The Ridgeley Rosenwald School Restored

The newly restored Ridgeley Rosenwald School on the day of its momentous dedication.

On September 7, 2011, eighty-four years after its construction in 1927, the historic Ridgeley School celebrated its dedication as a Rosenwald School. Located in Capitol Heights, Maryland the single story building consists of three classrooms, two cloakrooms and a wealth of history. Ridgeley was established as a result of the extraordinary philanthropic efforts of Julius Rosenwald and his work with the African American communities of the South.  A Rosenwald school, built specifically for African American children before the integration of public schools, was not simply a schoolhouse, but more so a symbol of opportunity. Once one of 28 Rosenwald schools in Prince George’s County, today Ridgeley is one of nine that remain, sitting atop two acres of land sold to the Prince George’s County Board of Education (BOE) by Mary Eliza Ridgeley.

The ceremony welcomed community figures from the Maryland State Legislature, Prince George’s County Planning Board, the Department of Parks and Recreation Staff, and the Alumnae Chapter of the Prince George’s County Delta Sigma Theta Sorority who helped restore the building.  Most notable was the presence of the driving force for the restoration, ninety one year old Mildred Ridgeley, daughter of Mary Eliza Ridgeley, and a former student of the school. Her daughter, La Verne Gray, offered stirring remarks to close the ceremony. A number of other local dignitaries addressed the crowd and the tribute saw its successful conclusion in the ribbon-cutting finale. Although the weather called for a gloomy day of rain and storms the inside of the Ridgeley Rosenwald School was filled with warm stories that illuminated the room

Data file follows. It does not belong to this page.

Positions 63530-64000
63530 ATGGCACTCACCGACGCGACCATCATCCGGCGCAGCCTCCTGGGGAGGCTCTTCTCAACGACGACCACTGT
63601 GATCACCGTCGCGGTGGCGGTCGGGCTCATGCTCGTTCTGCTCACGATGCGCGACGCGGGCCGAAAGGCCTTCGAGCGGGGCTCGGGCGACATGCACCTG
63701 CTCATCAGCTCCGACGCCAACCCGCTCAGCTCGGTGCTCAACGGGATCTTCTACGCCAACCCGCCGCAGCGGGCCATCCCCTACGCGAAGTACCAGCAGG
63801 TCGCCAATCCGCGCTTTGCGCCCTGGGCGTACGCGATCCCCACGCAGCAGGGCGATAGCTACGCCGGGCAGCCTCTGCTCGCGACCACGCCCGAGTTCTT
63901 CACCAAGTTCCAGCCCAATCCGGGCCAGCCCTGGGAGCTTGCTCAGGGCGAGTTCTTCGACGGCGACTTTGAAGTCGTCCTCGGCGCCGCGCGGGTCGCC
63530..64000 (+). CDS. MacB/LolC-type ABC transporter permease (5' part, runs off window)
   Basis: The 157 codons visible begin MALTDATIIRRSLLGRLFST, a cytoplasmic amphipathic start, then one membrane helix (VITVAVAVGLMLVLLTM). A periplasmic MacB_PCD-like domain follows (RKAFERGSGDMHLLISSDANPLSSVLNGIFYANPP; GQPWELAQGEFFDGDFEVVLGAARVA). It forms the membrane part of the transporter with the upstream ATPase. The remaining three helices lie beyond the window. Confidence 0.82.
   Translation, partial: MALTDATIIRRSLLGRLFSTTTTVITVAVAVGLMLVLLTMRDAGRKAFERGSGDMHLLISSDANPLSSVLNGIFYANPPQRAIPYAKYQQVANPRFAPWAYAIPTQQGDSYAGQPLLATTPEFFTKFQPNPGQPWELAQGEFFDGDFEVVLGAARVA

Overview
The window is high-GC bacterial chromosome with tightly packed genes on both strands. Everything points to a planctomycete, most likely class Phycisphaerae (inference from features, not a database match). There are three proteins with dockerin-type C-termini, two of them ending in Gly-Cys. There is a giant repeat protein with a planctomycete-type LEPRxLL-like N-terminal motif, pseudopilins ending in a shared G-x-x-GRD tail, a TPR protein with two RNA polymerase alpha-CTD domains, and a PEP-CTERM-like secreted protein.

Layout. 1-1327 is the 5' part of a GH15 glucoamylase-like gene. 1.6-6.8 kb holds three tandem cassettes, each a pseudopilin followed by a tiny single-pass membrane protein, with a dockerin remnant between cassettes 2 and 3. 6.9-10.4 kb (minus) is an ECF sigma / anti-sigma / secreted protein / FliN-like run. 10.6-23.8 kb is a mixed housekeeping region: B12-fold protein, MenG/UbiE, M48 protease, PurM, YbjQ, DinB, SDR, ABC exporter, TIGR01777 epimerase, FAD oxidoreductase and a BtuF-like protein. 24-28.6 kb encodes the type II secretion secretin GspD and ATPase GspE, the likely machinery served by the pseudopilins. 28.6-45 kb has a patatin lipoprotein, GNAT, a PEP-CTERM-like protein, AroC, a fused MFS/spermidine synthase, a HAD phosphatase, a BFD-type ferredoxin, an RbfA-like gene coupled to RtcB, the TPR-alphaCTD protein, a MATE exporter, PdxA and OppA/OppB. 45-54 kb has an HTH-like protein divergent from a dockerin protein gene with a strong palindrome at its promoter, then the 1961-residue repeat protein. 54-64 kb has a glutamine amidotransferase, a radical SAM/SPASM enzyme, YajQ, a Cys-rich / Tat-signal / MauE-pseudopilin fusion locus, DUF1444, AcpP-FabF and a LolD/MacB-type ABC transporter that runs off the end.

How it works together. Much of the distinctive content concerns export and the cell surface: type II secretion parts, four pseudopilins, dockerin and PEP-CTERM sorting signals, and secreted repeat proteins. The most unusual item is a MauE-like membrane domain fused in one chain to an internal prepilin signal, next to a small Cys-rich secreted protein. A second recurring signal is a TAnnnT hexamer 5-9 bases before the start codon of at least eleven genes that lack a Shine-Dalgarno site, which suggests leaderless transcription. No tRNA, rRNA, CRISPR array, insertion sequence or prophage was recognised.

A living testament to its origins, the restored school will be available for programs to educate the public on Ridgeley’s incredible history and additionally function as a museum with historic memorabilia and replicas representative of the classrooms at the time of their creation. The school will also be offered for community meetings, events and organizations.

A restored classroom shines on the day of the dedication.

The pioneering Mildred Ridgeley Gray, with Chairman Elizabeth M. Hewlett, receives a standing ovation.

An old-fashioned furnace stands at the back of a classroom.

The Prince Geroge’s County Delta Sigma Theta Sorority Alumnae Chapter, partial funders for the restoration project, smile for the camera and at their success.

Photographs of the remarkable Abraham Lincoln, Booker T. Washington, and Julius Rosenwald line the wall above a classroom chalkboard.

Taking the podium La Verne Gray passionately concludes the ceremony.

A desk displays replicas of books studied in the classroom.

Mildred Ridgeley Gray, along with members of the community, cuts the ribbon at the conclusion of the ceremony.

A shelf contains replicas of school materials used at Ridgeley.

Photographs by Rachel Lesaar